Willis Hall

Willis Hall Adron Mason Finished in 1872, Willis Hall was the first permanent building erected at Carleton College. It was named after Susan Willis Carleton, wife of William Carleton, a Boston gas lighting manufacturer who donated $10,000 to pay off the...

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West Gymnasium

West Gymnasium Ben Weiss On September 3, 2006, Carleton student and varsity swim team captain Ted Mullin lost his battle with sarcoma, a rare form of cancer. Beloved by students and faculty alike, he was completely invested in college life. He exhibited a...

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Weitz Center for Creativity

Weitz Center for Creativity Leslie Moore When Derek Phillips ’77 was growing up in Kansas City, he knew that he was more artistic than athletic. He had tried basketball, track, and baseball in high school, but it soon became clear to him that competitive...

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Watson Hall

Watson Hall Clifford Clark It was the summer of 1989. Behind Watson Hall, the student dormitory built in 1966 by American architect Minoru Yamasaki, a group of Japanese students gathered on the lawn for a picnic. They were at Carleton to improve their...

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Upper Arboretum

Upper Arboretum Clifford Clark Beginning in 1927 and working over the next decade, Professor of Botany Harvey Stork sketched out his conception of a wildlife plant and nature preserve on the north side of Lyman Lakes and Bell Field. He called it the Upper...

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The Town Houses

The Town Houses Clifford Clark The nine townhouses along Highway 19 look, from a distance, like traditional late-nineteenth century houses. Built on the side of a hill, they contain a lower apartment for one student in the basement, complete with kitchen,...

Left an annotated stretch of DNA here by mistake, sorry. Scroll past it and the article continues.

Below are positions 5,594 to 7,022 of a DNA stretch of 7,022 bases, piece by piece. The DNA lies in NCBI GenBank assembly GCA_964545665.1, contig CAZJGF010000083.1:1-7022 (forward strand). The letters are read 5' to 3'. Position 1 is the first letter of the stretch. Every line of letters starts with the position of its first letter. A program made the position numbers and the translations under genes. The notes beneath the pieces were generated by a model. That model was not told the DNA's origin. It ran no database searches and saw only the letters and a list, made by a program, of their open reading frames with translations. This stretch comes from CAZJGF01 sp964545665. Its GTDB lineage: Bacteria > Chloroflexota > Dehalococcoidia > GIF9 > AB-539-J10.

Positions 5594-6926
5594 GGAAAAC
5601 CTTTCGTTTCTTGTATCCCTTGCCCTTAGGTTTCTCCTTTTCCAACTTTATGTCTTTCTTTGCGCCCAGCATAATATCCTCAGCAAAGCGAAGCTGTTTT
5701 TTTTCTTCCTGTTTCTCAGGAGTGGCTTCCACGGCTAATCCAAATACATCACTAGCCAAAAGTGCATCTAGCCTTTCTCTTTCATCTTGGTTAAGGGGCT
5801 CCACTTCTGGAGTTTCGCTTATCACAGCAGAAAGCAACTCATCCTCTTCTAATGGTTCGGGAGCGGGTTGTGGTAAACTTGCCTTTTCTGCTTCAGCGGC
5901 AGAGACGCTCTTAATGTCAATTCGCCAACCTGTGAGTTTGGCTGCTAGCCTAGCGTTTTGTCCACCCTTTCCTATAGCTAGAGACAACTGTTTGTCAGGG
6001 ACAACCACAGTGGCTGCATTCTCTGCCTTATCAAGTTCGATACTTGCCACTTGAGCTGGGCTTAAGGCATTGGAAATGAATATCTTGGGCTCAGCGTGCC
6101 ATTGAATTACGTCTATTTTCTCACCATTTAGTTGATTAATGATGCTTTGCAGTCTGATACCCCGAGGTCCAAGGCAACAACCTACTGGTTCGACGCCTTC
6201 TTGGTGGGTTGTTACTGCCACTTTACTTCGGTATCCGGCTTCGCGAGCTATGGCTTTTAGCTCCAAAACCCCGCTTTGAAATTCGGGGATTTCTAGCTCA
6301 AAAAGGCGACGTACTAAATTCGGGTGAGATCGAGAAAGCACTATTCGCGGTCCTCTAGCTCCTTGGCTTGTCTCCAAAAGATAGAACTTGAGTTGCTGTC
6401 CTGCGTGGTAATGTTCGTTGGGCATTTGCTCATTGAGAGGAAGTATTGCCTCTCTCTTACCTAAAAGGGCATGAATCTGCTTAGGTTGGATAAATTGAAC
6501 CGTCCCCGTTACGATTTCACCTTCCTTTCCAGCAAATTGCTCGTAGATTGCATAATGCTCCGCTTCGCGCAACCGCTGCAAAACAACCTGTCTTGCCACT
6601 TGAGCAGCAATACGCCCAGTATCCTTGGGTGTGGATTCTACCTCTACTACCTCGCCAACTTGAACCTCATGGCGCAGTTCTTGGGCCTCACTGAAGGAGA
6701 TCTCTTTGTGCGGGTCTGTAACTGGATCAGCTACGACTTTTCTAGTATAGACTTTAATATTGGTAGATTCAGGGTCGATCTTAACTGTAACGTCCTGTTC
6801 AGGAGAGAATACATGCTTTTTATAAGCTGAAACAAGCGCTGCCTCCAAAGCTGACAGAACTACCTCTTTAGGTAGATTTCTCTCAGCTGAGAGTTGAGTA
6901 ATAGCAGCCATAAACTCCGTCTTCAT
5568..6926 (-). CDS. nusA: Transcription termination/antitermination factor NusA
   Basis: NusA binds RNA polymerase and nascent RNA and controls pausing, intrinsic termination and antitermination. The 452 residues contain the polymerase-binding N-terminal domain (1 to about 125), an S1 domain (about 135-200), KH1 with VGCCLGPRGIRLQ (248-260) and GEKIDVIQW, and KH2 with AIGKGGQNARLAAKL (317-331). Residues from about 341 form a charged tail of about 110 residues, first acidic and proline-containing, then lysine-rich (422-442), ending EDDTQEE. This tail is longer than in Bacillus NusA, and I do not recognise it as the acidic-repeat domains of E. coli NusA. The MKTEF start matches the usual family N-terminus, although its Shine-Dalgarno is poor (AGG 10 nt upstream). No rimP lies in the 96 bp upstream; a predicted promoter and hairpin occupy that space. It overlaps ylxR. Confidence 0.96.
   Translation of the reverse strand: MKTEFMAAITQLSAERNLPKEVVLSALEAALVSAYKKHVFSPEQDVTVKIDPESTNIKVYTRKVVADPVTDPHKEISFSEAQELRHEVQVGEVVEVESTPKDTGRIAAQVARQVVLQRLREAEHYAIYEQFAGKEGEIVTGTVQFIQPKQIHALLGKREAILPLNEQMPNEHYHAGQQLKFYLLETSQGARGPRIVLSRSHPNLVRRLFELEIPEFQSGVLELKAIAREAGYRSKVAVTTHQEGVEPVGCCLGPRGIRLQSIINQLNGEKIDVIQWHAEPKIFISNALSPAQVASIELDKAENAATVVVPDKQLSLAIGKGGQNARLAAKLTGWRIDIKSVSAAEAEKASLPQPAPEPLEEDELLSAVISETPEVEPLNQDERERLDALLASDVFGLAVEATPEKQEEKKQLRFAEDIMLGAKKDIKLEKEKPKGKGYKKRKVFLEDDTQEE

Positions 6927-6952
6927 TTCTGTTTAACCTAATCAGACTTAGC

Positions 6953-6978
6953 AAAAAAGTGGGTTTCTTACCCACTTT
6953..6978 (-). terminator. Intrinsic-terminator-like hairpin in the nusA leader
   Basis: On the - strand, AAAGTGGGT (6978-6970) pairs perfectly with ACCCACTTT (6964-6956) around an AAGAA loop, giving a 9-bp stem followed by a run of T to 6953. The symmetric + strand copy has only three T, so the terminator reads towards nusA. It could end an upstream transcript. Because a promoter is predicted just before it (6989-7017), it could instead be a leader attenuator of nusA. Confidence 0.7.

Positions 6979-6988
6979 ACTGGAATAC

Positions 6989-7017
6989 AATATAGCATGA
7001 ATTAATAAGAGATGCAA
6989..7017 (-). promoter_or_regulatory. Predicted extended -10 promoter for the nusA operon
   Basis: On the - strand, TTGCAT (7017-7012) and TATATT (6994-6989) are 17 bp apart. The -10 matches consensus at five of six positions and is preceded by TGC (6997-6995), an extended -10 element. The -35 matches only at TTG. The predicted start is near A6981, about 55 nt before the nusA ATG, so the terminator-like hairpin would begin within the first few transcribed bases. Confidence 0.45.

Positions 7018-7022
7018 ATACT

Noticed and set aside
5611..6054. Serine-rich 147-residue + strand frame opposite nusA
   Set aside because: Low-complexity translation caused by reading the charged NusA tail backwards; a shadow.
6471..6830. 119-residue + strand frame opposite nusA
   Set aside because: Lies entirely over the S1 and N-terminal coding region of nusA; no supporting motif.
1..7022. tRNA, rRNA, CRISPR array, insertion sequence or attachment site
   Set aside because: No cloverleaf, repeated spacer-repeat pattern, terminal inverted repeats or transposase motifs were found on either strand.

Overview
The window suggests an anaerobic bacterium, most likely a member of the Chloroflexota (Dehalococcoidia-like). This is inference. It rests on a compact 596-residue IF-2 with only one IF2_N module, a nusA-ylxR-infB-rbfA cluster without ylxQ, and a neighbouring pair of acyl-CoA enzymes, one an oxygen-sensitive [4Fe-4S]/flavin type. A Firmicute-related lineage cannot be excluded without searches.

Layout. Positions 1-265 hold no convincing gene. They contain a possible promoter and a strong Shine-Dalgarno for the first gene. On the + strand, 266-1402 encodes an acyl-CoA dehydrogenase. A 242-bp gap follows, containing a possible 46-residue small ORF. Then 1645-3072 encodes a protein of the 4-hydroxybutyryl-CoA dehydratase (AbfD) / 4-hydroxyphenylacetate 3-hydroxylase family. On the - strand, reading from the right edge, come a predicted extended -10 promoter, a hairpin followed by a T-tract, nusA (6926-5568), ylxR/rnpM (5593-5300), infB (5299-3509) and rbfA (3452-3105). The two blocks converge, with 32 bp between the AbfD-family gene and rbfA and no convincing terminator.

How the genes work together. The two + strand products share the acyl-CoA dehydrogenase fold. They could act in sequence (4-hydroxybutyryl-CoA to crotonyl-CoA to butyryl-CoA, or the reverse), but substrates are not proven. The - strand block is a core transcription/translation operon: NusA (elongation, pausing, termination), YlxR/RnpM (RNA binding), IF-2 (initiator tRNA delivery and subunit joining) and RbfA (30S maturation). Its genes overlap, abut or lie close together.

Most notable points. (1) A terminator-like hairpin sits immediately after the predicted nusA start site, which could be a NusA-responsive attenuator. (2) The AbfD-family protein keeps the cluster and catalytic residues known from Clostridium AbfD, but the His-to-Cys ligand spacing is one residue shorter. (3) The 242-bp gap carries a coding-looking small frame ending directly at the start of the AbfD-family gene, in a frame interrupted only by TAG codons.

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The Japanese Garden

The Japanese Garden Clifford Clark Carleton’s Japanese garden was named by The Journal of Japanese Gardening in 2000 as one of the ten best Japanese gardens outside Japan. Conceived by Bardwell Smith, Dean of the College and Nason Professor of Religion and...

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The Intramural Fields

The Intramural Fields Leslie Moore The intramural fields located behind the Carleton Rec Center are home to Carleton’s two most famous games—Ultimate Frisbee and Rotblatt. Despite being a small school, Carleton boasts six competitive Frisbee teams. The...

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The Faculty Club

The Faculty Club Clifford Clark The Faculty Club, built in 1928, was the brainchild of D. Blake Stewart (Stewsie) then superintendent of buildings and grounds. Before World War I, while female students lived in Gridley Hall (1882-1967), most male students...

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The Druid Circle

The Druid Circle Leslie Moore Past the Hill of the Three Oaks, beyond the Recreation Center, sits a collection of large rocks in a circle. This site is known as the Druid Circle, and its origins provide an interesting insight into the nature of the...

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The Bald Spot

The Bald Spot Leslie Moore The large open space between Carleton’s Skinner Memorial Chapel and the Gould Library is affectionately known as “the Bald Spot.” Encircled by academic and administrative buildings, it functions as a social and recreational...

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The Central Park Controversy